Board and principals stall on reducing class sizes, while some schools add non-teaching staff

It's November 1, 2013. School began the day after Labor Day for the children, and many faced an unprecedented increase in class sizes because of the new "Student-Based Budgeting." As usual, any program promoted by the current Chicago public schools administration as "good for the children" is the opposite. The best way to translate the monthly reports by Barbara Byrd Bennet (the latest "Chief Executive Officer" of the nation's third largest school system) into English is to parse every claim into its opposite.

Above, the latest "Chief Executive Officer" of Chicago Public Schools recommended that the Board of Education close 49 of the city's real public schools at the Board's May 22, 2013 meeting (when this photograph was taken). Barbara Byrd Bennett devoted her entire first school year in office to following the orders of Mayor Rahm Emanuel that she close 50 of the city's real public schools. The fanfare around the closings, which lasted eight months, was merely a smokescreen behind which the pre-ordainted work of prviatization and union busting was taking place. Substance photo by George N. Schmidt.Take the claim that so-called "Student-Based Budgeting" was going to make things better for the schools. Translated, that means "worse for teachers and students." And that's precisely what has happened in the majority (not all, see below) of Chicago's real public schools since the third major attack on the city's real public schools began with the inauguration of Rahm Emanuel in May 2011. First year, it was the "Longer School Day," accompanied regularly with a symphony of claims, all baseless, that Chicago had the shortest school day in the USA (Rahm, as usual, lied, leaving out the high schools and ignoring the closed campus realities of most elementary schools). Accompanied by the paid protesters organized by Rahm's publicity friends, the Longer School Day campaign dominated the public discussion during the 2011 - 2012 school year, with virtually every real problem ignored.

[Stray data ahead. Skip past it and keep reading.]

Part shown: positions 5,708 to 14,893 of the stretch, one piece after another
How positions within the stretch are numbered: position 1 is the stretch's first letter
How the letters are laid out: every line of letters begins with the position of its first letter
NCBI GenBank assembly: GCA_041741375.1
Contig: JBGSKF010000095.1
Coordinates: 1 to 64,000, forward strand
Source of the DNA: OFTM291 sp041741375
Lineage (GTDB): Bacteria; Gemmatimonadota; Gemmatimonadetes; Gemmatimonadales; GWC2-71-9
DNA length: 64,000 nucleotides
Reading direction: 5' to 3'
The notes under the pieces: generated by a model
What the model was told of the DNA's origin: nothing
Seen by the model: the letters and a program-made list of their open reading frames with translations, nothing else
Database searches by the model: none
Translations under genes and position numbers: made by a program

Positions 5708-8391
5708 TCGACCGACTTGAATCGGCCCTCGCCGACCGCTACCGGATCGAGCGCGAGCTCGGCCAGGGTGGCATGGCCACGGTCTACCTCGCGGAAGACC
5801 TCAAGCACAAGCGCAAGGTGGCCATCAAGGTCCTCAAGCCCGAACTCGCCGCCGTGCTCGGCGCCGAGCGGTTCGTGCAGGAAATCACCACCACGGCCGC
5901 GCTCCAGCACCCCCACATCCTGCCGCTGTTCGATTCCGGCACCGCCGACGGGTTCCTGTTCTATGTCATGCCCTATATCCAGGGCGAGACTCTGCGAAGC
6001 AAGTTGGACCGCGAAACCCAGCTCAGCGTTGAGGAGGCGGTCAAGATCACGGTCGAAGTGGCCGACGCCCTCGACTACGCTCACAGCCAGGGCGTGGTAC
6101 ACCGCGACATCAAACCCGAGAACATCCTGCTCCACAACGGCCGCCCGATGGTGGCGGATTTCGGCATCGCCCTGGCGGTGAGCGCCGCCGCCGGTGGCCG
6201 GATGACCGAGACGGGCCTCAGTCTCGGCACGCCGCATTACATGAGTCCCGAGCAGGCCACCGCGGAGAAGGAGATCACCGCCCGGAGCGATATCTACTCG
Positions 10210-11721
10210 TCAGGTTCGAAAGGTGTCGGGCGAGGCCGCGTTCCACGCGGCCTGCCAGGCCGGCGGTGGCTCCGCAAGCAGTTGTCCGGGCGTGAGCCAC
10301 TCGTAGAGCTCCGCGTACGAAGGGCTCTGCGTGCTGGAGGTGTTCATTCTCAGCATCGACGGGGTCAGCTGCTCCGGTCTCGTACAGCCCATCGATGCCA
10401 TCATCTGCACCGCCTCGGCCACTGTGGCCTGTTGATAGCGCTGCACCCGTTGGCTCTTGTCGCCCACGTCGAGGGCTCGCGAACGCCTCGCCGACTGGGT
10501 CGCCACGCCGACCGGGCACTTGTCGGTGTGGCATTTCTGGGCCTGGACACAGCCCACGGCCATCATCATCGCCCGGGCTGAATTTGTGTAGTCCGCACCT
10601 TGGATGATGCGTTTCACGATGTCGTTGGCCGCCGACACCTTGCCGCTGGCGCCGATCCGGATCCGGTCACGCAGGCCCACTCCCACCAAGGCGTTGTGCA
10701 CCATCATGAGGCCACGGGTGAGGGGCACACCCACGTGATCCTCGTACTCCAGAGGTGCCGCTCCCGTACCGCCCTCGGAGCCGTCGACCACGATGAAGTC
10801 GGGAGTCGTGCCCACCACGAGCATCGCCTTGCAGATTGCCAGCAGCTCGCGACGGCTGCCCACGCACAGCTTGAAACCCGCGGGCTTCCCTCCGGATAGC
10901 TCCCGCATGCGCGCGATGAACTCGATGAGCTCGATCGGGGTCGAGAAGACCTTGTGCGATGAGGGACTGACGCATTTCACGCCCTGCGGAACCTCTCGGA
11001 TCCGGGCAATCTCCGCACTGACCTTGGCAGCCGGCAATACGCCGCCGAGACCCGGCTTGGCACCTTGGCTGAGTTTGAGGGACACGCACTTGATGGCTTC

With the interruption caused by the Chicago Teachers Strike of 2012, the Emanual administration in the 2012 - 2013 school year launched another Big Lie -- the "underutilization crisis." That drumbeat went on for the year. This time, the mercenaries were not the paid protesters, but a handful of hacks who served, under former Com Ed CEO Frank Clark, on the "commission" that held all those hearings. Since virtually everyone who testified at the hearings challenged both the plan and the facts of the "underutilization" claims, once again the administration resorted to simple lies. Barbara Byrd Bennett, who had been made CEO of CPS after Rahm dumped Jean-Claude Brizard, carried the program on the "underutilization crisis" through the 2012 - 2013 school year and with a straight face told the Board on May 22, 2013, that after careful consideration she was recommending that the Board close 50 of the city's real public schools (more or less). Amazingly to nobody, that number -- CLOSE 50 SCHOOLS! -- was precisely what sources inside City Hall had said Rahm was demanding in October, after the strike was over.

So now it's the 2013 - 2014 school year, and once again a new "crisis" demands a new solution, once again one that penalizes teachers, undermines the city's real public schools, and hurts the families who are still choosing, overwhelmingly, to send our children (this reporter has two) to the city's real public schools.


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